The WTA Take An Unprecedented Stand

The Women’s Tennis Association (WTA) has announced the suspension of all tournaments in China amid concerns about the safety of the Chinese tennis star Peng Shuai. This follows weeks of a high-profile row with Beijing over the player’s wellbeing.


Peng, 35, one of China's most recognizable athletes, accused former Vice Premier Zhang Gaoli of coercing her into sex, according to screenshots of a since-deleted social media post dated November 2.


Attempts by China to show Peng is safe - including an email purportedly from Peng and several video clips of the athlete - have only added to the concern over her safety. The WTA stated that the recent videos “don't alleviate or address concern about her wellbeing and ability to communicate without censorship or coercion.” China’s foreign minister, Zhao Lijian, responded to increasing Western coverage by saying “I think some people should stop deliberately and maliciously hyping [the issue] up, let alone politicise this issue.”



The WTA chairman, Steve Simon, announced the decision to strip China of all WTA tournaments in a statement on Wednesday. “With the full support of the WTA Board of Directors, I am announcing the immediate suspension of all WTA tournaments in China, including Hong Kong. In good conscience, I don’t see how I can ask our athletes to compete there when Peng Shuai is not allowed to communicate freely and has seemingly been pressured to contradict her allegation of sexual assault.”


The move marked a paradigm shift in how sports associations have dealt with China as the country becomes more assertive in its way of dealing with both domestic and international affairs. In the past, sports organisations have rapidly backed down from rows with Beijing for fear of losing its gigantic market. Following the WTA announcement tennis journalist, Matthew Willis, tweeted:



This serves as the first high profile human rights case which has meant a country has been stripped of an event. The bold action taken by the WTA has put many sports to shame, none more so than Football.


The awarding of the 2022 FIFA World Cup to Qatar created a number of concerns and controversies regarding both Qatar's suitability as a host country and the fairness of the FIFA bidding process. Criticism from a number of media outlets, sporting experts, and human rights groups highlighted problems such as Qatar's limited football history, the high expected cost, the local climate, and Qatar's human rights record. There have been numerous allegations of bribery between the Qatar bid committee and FIFA members and executives.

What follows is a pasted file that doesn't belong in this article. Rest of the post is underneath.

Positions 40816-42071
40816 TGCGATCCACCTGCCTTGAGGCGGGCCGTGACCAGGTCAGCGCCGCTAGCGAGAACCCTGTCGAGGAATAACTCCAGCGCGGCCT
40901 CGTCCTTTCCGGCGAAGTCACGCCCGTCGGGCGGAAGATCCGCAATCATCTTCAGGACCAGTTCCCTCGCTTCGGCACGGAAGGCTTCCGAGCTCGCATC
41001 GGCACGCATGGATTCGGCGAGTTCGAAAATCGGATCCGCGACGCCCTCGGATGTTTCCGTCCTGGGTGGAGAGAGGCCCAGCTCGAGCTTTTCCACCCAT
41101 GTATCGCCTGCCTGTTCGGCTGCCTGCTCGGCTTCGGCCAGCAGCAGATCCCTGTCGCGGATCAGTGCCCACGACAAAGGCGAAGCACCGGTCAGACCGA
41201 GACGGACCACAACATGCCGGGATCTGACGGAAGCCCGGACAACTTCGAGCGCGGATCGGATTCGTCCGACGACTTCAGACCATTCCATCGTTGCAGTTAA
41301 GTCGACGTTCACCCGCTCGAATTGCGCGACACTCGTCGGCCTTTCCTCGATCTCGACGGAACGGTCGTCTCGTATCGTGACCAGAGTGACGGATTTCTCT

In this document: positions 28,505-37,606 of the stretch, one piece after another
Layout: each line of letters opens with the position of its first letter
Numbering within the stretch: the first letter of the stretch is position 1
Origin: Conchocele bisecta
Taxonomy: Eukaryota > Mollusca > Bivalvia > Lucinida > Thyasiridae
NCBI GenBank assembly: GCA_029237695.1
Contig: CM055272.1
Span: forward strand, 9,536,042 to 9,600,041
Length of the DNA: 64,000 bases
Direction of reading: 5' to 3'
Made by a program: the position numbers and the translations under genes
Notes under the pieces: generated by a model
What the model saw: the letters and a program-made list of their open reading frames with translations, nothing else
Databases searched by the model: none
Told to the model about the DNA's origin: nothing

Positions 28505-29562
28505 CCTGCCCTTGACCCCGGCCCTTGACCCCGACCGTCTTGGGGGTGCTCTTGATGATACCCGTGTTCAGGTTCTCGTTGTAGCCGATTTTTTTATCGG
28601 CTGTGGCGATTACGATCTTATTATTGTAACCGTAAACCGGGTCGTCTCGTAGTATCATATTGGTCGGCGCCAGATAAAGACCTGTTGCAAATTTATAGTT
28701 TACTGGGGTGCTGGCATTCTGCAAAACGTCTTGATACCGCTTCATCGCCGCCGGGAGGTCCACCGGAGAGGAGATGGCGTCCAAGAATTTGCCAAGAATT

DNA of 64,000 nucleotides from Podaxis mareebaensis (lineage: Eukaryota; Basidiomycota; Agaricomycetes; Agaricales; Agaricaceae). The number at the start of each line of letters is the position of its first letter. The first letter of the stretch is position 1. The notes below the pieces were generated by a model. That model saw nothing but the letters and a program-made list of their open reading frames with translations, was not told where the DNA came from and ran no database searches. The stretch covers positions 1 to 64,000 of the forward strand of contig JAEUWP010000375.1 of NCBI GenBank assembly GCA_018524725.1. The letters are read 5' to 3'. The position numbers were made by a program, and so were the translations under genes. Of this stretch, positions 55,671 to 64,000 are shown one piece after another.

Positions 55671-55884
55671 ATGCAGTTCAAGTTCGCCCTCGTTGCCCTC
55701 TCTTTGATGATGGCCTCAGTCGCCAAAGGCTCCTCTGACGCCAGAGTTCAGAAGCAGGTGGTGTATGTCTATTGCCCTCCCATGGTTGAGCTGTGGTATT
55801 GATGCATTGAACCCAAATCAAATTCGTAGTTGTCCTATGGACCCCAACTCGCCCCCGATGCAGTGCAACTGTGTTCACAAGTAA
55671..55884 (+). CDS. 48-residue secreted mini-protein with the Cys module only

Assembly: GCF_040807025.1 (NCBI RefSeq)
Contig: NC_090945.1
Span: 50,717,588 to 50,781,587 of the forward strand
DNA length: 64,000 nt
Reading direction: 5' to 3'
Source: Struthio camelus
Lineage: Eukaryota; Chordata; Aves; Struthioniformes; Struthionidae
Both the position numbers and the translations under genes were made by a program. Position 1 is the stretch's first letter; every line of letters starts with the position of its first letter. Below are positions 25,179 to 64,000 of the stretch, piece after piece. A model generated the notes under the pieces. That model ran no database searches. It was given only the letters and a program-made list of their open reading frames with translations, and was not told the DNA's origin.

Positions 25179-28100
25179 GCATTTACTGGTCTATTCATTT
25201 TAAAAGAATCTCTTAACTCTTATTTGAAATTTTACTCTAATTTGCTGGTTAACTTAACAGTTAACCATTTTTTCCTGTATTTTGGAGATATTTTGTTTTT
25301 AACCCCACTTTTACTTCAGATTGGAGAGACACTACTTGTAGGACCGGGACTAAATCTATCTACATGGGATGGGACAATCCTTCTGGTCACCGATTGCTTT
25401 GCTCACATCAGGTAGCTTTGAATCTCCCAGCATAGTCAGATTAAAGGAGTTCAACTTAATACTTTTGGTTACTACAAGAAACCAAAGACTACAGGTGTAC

Over the last decade, Qatar has embarked on an unprecedented building programme, largely in preparation for the World Cup. A reported 6,500 migrant workers have died working on these developments in that time. A shockingly high number, which is thought to be an underestimation.


The balance between giving countries a fair shot to host major sporting events and upholding principles has been lost in many cases. Many believe that football and many other sports have contributed to the violation of human rights and have enabled ‘sportwashing’.


Although the term ‘sportwashing’ is relatively new, the concept dates back almost a century and possibly beyond. In short, the term is used when an individual, group, corporation, or state uses sport to improve its reputation and public image. At state level, it is generally used to direct attention away from a poor human rights record. One of the most famous examples being the 1936 Olympic Games, held in Nazi Germany.


There is little doubt that certain sporting governing bodies haven’t done enough when it comes to human rights issues. The WTA’s action is bold, decisive and sets an example for the rest of the sporting world. There are a lot of organizations who can afford to do something like this a lot more than the WTA can and that makes their decision all the more brave.